The tax would require a vote of support from residents of the mountain county west of Colorado Springs -- and before that could even take place, a change in state law.
However, county officials are serious enough about the idea that they commissioned a poll in April to gauge the opinions of Teller residents.
Asking 300 registered voters, the county found that 54 percent were favorably inclined toward a parks and open-space tax, while 42 percent opposed it. A 57 percent majority opposed raising property taxes for the same purpose. The poll had a 5.7 percent margin of error.
The move has been spurred in part by next year's planned opening of Catamount Ranch Open Space, a 1,320-acre parcel of conifer and aspen forest on the north slope of Pikes Peak.
The county bought the land in 1998 and is constructing trails and a trailhead to allow public access by the middle of next year.
"We're running into a funding crunch," says County Commissioner Bob Campbell.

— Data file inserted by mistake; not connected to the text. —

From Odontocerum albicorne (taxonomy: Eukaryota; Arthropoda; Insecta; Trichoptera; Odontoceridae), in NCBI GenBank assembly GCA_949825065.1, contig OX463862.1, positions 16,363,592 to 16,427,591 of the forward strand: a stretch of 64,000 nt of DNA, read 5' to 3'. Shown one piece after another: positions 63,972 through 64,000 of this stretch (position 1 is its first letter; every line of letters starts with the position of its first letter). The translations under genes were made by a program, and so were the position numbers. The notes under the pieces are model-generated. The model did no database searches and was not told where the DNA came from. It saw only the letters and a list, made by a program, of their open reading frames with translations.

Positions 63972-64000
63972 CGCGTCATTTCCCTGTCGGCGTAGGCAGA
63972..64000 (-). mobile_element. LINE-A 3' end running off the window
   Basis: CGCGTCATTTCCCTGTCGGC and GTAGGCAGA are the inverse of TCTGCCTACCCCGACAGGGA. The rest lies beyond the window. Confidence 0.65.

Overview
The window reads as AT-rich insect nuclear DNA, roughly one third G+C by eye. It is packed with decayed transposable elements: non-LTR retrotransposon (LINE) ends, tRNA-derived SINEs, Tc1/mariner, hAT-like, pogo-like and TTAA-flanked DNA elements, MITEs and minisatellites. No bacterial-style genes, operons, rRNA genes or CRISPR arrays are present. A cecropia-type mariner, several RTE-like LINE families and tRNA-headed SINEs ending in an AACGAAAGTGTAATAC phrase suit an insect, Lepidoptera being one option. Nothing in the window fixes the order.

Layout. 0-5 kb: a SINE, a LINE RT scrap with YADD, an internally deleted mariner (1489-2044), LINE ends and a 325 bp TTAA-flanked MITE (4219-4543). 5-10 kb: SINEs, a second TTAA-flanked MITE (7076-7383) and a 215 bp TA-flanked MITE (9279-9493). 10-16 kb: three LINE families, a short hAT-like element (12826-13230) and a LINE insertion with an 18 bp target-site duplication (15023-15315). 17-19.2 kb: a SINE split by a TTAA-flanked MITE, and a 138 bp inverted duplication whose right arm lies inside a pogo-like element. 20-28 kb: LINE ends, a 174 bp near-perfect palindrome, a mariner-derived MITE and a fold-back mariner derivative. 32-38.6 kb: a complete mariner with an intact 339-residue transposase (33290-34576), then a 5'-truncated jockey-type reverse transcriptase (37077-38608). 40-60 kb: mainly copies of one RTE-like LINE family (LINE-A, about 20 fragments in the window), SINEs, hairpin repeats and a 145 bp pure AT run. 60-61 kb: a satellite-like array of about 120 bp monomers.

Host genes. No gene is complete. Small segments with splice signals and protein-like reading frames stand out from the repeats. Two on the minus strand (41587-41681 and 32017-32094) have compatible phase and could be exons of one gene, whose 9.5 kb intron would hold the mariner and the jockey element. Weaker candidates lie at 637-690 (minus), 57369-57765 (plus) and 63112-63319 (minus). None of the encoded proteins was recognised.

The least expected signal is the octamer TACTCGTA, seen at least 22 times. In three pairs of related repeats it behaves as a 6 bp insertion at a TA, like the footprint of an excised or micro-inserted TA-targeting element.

Even if voters might back the idea, the total sales tax percentage levied by Teller County and its cities and towns already meets the maximum allowed by state law. A bill that would have allowed counties to raise additional sales taxes for parks and open spaces, subject to voter approval, passed in the Colorado Legislature earlier this year but was vetoed by Gov. Bill Owens.
Another effort to pass a similar bill is expected next year. If it succeeds, Teller County could put a proposed parks and open-space tax on the fall 2006 ballot, says county parks director Kevin Tanski.
"I have pretty high expectations that something will pass," Tanski says of the legislative effort.
-- Terje Langeland
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